Olujimi “Jimi” Blakeney, 26, last week received the maximum sentence of sixty-one years and five months for his drive-by shooting in July 2010 that killed Lisa Melancon.
I had not heard that Jimi had killed anyone until I read about his conviction last July in The News Tribune, and so I was scrambling to learn the facts of the case when I attended his sentencing hearing on August 3.
In the process I also learned more about Jimi, a young man I had counseled ten years ago in a residential facility for foster kids administered by the Gateways for Youth and Families of Tacoma, and I was surprised by what I discovered.
First, I found out that Jimi has a father. When I was Jimi’s therapist, I didn’t think that he had any family. I had heard from the other residents that Jimi had an older brother in prison, and the therapist who had worked with Jimi before me indicated that he was an abandoned child that DSHS had been working with since he was 10 years old. Jimi himself told me about an “auntie” that he had lived with for a short period of time, and he was certainly fond of her.
Nevertheless, during the early stages of the hearing a middle-aged man was escorted out of the visitors’ area. He was loud and provocative, perhaps drunk, and clearly not a happy observer. Later, Ms. Melancon’s family and a couple of cops told me the guy was Jimi’s father.
Jimi has a father? Where was he when Jimi was in foster care?
The father was accompanied by a woman of indeterminate age, maybe 30, and the same folks told me that she was Jimi’s sister.
Wow, Jimi has family!
The surprise was too large for me to ponder sitting in the courtroom, but now I wonder:
How could they let their kid sit in a foster home and cost the county 70 grand a year? How does that happen?
But back in the courtroom I was trying to absorb all the dynamics: who was the victim’s family, how can I get a good picture of Jimi, do I need a media clearance from the cops?
My education had started at the elevators in the City-County Building where the hearing took place.
Standing in a circle were about six women looking stern, and wearing matching “T” shirts that said “Lisa Marie Melancon – Forever in our Hearts: 8/15/69– 7/22/10.”
I walked up to them and was rebuffed. A tall, open-faced fellow was nearby and he was wearing an identical shirt. I introduced my self. He was Joe Melancon, husband of the deceased Lisa.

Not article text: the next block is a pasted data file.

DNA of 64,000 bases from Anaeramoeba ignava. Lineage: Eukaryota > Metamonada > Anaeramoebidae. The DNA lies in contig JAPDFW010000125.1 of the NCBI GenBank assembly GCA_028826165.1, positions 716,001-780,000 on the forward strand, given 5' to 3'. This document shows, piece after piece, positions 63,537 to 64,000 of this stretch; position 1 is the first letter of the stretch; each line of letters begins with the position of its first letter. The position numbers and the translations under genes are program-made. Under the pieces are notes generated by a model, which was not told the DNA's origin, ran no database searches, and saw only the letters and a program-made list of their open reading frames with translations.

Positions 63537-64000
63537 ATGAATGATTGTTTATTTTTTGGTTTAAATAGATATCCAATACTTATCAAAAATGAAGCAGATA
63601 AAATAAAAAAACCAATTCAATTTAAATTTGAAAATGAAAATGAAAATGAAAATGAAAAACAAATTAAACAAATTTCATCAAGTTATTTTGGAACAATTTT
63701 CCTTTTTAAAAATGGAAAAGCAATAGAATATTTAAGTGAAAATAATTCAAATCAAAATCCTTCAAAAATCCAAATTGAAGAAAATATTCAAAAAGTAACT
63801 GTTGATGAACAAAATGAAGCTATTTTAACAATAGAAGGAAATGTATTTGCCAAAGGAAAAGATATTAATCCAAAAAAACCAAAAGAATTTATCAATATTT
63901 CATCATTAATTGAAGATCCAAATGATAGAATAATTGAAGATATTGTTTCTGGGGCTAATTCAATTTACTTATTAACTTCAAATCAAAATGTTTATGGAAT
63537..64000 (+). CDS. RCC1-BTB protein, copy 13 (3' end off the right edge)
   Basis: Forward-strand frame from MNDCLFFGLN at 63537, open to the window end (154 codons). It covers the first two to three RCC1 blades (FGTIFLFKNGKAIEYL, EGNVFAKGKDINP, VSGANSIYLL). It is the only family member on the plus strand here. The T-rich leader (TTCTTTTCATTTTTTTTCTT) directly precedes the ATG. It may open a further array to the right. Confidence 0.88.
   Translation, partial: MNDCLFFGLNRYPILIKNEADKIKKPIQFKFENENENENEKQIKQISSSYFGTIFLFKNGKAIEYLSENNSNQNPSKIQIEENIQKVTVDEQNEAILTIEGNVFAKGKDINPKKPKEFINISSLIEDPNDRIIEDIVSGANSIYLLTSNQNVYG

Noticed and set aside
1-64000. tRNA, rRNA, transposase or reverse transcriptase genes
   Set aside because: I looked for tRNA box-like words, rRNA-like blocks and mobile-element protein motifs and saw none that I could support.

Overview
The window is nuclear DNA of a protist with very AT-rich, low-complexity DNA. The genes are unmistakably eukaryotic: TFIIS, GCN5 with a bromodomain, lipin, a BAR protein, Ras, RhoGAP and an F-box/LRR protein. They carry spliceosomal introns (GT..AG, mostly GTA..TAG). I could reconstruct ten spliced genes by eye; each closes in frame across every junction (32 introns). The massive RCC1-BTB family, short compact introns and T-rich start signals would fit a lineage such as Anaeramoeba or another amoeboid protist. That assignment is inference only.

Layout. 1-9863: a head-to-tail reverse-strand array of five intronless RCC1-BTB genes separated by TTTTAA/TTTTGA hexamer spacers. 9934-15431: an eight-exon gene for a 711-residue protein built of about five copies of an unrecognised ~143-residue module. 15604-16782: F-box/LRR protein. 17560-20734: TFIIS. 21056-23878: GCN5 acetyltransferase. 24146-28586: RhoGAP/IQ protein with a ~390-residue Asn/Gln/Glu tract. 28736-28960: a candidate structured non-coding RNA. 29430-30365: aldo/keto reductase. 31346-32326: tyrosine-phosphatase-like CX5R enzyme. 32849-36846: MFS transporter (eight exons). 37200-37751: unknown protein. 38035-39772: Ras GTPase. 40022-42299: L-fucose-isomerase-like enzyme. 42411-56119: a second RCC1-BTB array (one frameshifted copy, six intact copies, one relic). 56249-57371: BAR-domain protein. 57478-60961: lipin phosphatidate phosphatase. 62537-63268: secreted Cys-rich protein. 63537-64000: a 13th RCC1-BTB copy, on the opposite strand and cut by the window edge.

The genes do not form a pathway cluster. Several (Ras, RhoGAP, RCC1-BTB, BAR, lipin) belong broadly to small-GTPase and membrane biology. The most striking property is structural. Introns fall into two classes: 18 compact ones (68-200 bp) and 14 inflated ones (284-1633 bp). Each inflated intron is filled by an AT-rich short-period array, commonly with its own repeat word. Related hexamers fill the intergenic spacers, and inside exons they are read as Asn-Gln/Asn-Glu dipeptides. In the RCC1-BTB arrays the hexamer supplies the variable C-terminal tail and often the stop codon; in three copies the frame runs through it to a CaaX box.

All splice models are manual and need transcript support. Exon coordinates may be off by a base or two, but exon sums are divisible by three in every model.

“I’m doing better,” he said, responding to my query of how he was coping. “I’ve had counseling, but it’s still tough. I’m getting through it, though, it’s been over a year.”
When I pressed to find out what had happened on his front porch when Jimi and a few buddies came by to settle a dispute, Joe’s demeanor shifted.
“I don’t want to discuss any of the details. I’ve spent the last year going over all of that in court – that was enough.”
In chatting with the others, and then mingling with a second group of supports, I learned that Lisa was “a wonderful person” and had been married to Joe for eight years. In addition, she had a son from a prior relationship.
I was also told that Melancon was pronounced: mel-ahn-Sahn; and later the deputy prosecuting attorney made a determined effort to enunciate the name properly.
Further, Lisa was clearly a beloved woman, and her loss to the family was devastating. Joe called her a “substantive woman who cared about her community” and others later testified that she was the “glue” that held the family together.
Room 250 of Superior Court, where the sentencing was held, is a serious place. The visitors are separated from the actual courtroom by a sound-proof, and presumably bullet-proof, glass wall. Testimony is piped in via a PA system. Visitors sit on hard wooden benches, much like the pews I remember from Catholic Church when I was growing up.
Three Pierce County Sheriff’s Deputies guarded the visitors and room 250. Sgt Jesus Villahermosa recited a lengthy list of do’s and don’ts to us, and he was quite firm when he later removed Jimi’s father.
Jimi looked older than I expected when he was escorted into the courtroom by corrections officials. His face was hard, and he looked thoroughly toughened by his seven months in confinement during his trial. Prior, he had had a few years in prison for small, non-violent felonies.
As he walked, I could see that he was wearing leg irons and wrist restraints.